So, this “vacation”, I need to be really clear about what I will and will not do. I need to not bend over backwards for them, just because they’re on vacation and think they should be treated like royalty. They’re not the only person who deserves a break, and I need to get some rest, too. In some ways, coming home from Monday to Wednesday is going to be a real relief for me. I’ll have the house to myself, I’ll be able to eat whatever I like — actually much healthier than how my spouse will eat. And I’ll be able to get to bed at decent times without that late-night drama they love to stir up.

So, it’s all going to work out for the best, I believe.

I just have to remember that my spouse is actually impaired in some significant ways, and I need to adjust and adapt and plan ahead.

And not get my hopes up for things that have never happened before, and will probably never happen, period. Like getting on the road at the pre-agreed time. Or having a low-key and very no-nonsense sort of trip.

The main thing is that I find a way to really enjoy myself, take care of myself, and actually get some rest. The condo where we’re staying has three floors, and I’ll be downstairs in a quiet, dark bedroom with couch and desk and its own bathroom, while my spouse will be up on the top floor. It works out well, and it leaves room for both of us to move at our own paces and have some freedom from each other. We’re both getting older and a lot more set in our ways — and a lot less willing to compromise.

More rigid? Yes. But also more discerning, and not so willing to give ground on things that really matter to us personally.

I think a lot of couples find this as they get older. They either split up, or they stick together and find a way to peacefully co-exist, whilst pursuing different interests that are all their own. I know I’m at that point in my life, and it’s not worth hassling over. It really isn’t.

So, I just need to take care of myself and have the vacation I want. Whatever my spouse does, is on them. No skin off my teeth. Not if I don’t let it.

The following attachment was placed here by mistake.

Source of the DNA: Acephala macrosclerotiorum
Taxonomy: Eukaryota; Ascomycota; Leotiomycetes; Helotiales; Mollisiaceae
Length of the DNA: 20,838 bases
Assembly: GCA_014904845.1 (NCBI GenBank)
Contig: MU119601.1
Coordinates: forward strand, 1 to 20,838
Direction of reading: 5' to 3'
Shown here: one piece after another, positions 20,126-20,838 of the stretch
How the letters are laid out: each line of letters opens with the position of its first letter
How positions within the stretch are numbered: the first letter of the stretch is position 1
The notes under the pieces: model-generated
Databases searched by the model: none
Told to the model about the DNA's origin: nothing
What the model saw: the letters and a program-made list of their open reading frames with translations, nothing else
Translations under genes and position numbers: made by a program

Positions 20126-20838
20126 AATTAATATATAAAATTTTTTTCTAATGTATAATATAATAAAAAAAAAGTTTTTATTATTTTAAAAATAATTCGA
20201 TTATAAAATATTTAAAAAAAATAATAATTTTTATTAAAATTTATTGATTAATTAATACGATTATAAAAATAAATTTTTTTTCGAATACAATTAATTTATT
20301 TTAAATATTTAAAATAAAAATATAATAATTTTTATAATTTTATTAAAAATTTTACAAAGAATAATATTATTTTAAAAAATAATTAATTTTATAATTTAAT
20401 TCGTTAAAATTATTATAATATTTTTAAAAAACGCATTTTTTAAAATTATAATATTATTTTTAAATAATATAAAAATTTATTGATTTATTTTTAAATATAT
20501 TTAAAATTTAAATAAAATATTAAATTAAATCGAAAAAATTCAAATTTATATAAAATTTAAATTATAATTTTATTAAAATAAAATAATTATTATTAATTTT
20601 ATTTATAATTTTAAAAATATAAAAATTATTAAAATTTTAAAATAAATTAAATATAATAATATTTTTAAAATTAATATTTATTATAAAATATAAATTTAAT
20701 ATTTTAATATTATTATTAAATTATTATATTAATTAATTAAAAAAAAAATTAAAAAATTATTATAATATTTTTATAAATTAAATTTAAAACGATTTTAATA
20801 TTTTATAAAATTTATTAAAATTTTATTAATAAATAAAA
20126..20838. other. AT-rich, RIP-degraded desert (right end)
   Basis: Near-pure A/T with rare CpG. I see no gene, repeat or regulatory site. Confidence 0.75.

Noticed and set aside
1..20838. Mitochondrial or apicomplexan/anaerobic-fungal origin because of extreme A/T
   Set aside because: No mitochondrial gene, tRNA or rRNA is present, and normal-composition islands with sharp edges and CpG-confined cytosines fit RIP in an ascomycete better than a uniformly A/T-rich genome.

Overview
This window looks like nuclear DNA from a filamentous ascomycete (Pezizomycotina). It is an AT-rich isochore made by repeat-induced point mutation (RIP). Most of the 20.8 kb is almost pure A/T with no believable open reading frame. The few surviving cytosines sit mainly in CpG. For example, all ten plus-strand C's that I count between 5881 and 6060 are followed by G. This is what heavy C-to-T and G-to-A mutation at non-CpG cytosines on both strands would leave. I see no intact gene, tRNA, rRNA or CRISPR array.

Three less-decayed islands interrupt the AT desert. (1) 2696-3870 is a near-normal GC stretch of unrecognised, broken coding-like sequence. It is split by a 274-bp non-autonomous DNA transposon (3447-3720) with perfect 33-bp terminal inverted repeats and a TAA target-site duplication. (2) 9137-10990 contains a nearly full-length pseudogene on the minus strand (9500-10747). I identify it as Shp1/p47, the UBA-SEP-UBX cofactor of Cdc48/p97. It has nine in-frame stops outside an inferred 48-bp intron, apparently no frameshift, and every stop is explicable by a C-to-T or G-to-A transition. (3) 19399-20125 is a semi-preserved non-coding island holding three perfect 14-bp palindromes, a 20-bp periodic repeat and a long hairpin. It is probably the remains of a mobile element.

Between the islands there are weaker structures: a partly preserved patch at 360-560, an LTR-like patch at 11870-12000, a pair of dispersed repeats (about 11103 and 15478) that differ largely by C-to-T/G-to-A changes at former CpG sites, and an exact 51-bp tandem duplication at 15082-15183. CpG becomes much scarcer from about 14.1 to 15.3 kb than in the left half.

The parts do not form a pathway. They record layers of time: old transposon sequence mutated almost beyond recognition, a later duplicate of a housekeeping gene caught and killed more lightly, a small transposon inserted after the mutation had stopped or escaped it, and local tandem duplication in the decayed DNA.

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If you never stop, you never fail

It actually comes in handy

So, I’ve had a lot to think about, the past week. The job is weird, the projects I’m working on are taking turns in unexpected directions, and every time I turn around, there’s something else to do and get done. My to-do list is a many-headed hydra. No sooner do I check off one thing, than a bunch of other things pop up that need to be tended to.

I want to just quit. I want to get in my car and start driving. I could go to Canada. Or I could go to Mexico. My passport is up to date. Hell, I could even go to the airport and find a standby flight to get me out of here. I don’t have a lot of money, but I’m sure I could figure something out. Even if I just go away for a weekend… Actually, that’s an idea. My spouse is going away next weekend on a business trip, so I could coordinate that and take 3 days to myself, somewhere else.

I wouldn’t even need to fly. I could drive. Of course, then there’s the gas… but anyway, I’m sure I could figure something out.

Not that this is going to happen. Next weekend are my three days to do some project work that involves a lot of drilling and hammering and painting. If I skip town, I lose three extremely valuable days of time that’s 100% uninterrupted by someone who is sensitive to noise, dust, and the smell of paint. It’s a window of opportunity that I’m really looking forward to. So no, I won’t be driving to Canada. Or Mexico. Or flying to London for the weekend.

I’m staying home and doing smart things, taking steps, one at a time, to get where I’m going.

I’m going to keep going.

I’m not going to quit. I’m not going to flee from things — I’m going to flee TO them. Rather than bagging it and ditching the whole lot of people who are either not supporting me or getting in my way, I’m going to hang tough and stay steady and find other and new ways to move forward the way I see fit.